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04 Mar 2008 07:44
Reviving Zimbabwe’s moribund economy would require inflation-battered citizens to swallow the bitter pill of reduced state spending and higher interest rates to attract foreign cash, analysts say.
The ousting of veteran President Robert Mugabe is essential to pave the way for reforms to put the country back on track, they believe, and drastic steps are required to re-instil investor confidence.
“They would have to completely reverse the policies of the current government, drastically cut on expenditure and push up interest rates,” said Anthony Hawkins, an economics professor at the University of Zimbabwe.
“It’s impossible to see a solution without some kind of foreign assistance, so whoever wins will have to go on their knees to ask for aid.”
Mugabe is to seek a sixth term in office in joint presidential and parliamentary polls next month at a time the country’s official inflation rate exceeds a mind-boggling 100 000%.
Zimbabwean unemployment stands at about 80%, even basic foodstuffs are scarce, and the general infrastructure is rapidly crumbling. Life expectancy has plummeted to 37 years for men and 34 for women.
Mugabe is widely blamed for the state of affairs over his controversial land-reform policies—seizing white-owned farms for redistribution to landless black Zimbabweans and all but killing commercial agriculture and scaring off foreign investors.
But the octogenarian leader blames his country’s woes on targeted sanctions imposed on himself and members of his inner circle by the European Union and United States following 2002 elections the opposition and Western observers said were flawed.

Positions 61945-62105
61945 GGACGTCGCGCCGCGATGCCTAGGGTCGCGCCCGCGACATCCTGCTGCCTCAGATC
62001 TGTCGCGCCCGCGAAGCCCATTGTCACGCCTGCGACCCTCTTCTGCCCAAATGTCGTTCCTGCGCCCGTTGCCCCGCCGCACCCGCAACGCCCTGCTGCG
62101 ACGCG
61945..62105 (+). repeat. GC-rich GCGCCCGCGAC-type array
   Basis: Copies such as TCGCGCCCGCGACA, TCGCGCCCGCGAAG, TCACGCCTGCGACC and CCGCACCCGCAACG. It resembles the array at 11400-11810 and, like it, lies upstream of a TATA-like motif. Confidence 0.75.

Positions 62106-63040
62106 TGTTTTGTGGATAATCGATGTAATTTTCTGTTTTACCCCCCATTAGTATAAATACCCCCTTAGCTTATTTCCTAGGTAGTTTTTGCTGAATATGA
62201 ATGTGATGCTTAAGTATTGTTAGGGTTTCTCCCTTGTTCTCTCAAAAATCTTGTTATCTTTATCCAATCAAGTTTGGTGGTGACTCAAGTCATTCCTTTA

Mugabe this month goes up against his former finance minister, Simba Makoni, recently expelled from the ruling Zanu-PF, and Morgan Tsvangirai, head of the main opposition Movement for Democratic Change (MDC).
Analysts said any government elected on March 29 would have its work cut out to attract trade partners.
“There is need for an immediate post-election programme that will have to remove price controls [and] subsidies, and interest rates have to be removed upwards,” said Harare-based economist Witness Chinyama.
“There is also need to come up with policies that will attract foreign direct investment in this country.”
While Makoni has declined to elaborate on his economic vision, the MDC said it planned to reduce money supply, liberalise foreign-exchange markets and restore relations with former trading partners to spur economic recovery.
It would also provide loans to help failed companies back on their feet, halve the number of Cabinet ministers to save money, and woo back professionals who have left the country.
“The MDC does not think that these goals can be achieved easily or quickly and recognises that any stabilisation and recovery programme will inevitably involve both sacrifice and hardships,” party spokesperson Nelson Chamisa said.
“It [MDC] will not only inherit a collapsed economy, failing infrastructure and a massive humanitarian crisis, but also a civil service that is highly politicised and decimated by the loss of both skills and experience.”
Tsvangirai has said the country would need $10-billion to revive the economy.
Launching his party’s election manifesto on Friday, Mugabe pledged to revive agricultural production by providing farming equipment to beneficiaries of his land-reform programme.
He also undertook to plug leakages of precious minerals.
“The mining sector has remained a place that’s closed to us,” he said.
“Unless we are there as owners or shareholders, we will continue to be cheated.”
Zimbabwe central bank governor Gideon Gono said last month he was drafting a new economic blueprint for “price stability, inflation control, investment promotion, as well as revamping the general productivity levels of the country”.
Analysts say the country’s economic future is closely tied to the as-yet-unpredictable outcome of the elections.
“The state of the economy is attached to Bob [Mugabe].
If he goes, the economy will improve.
Hawkins predicted that not much would change under Makoni, who was likely to continue pursuing Zanu-PF policies.
“Tsvangirai would be able to get foreign aid and assistance, but the question is, will he win?”—AFP
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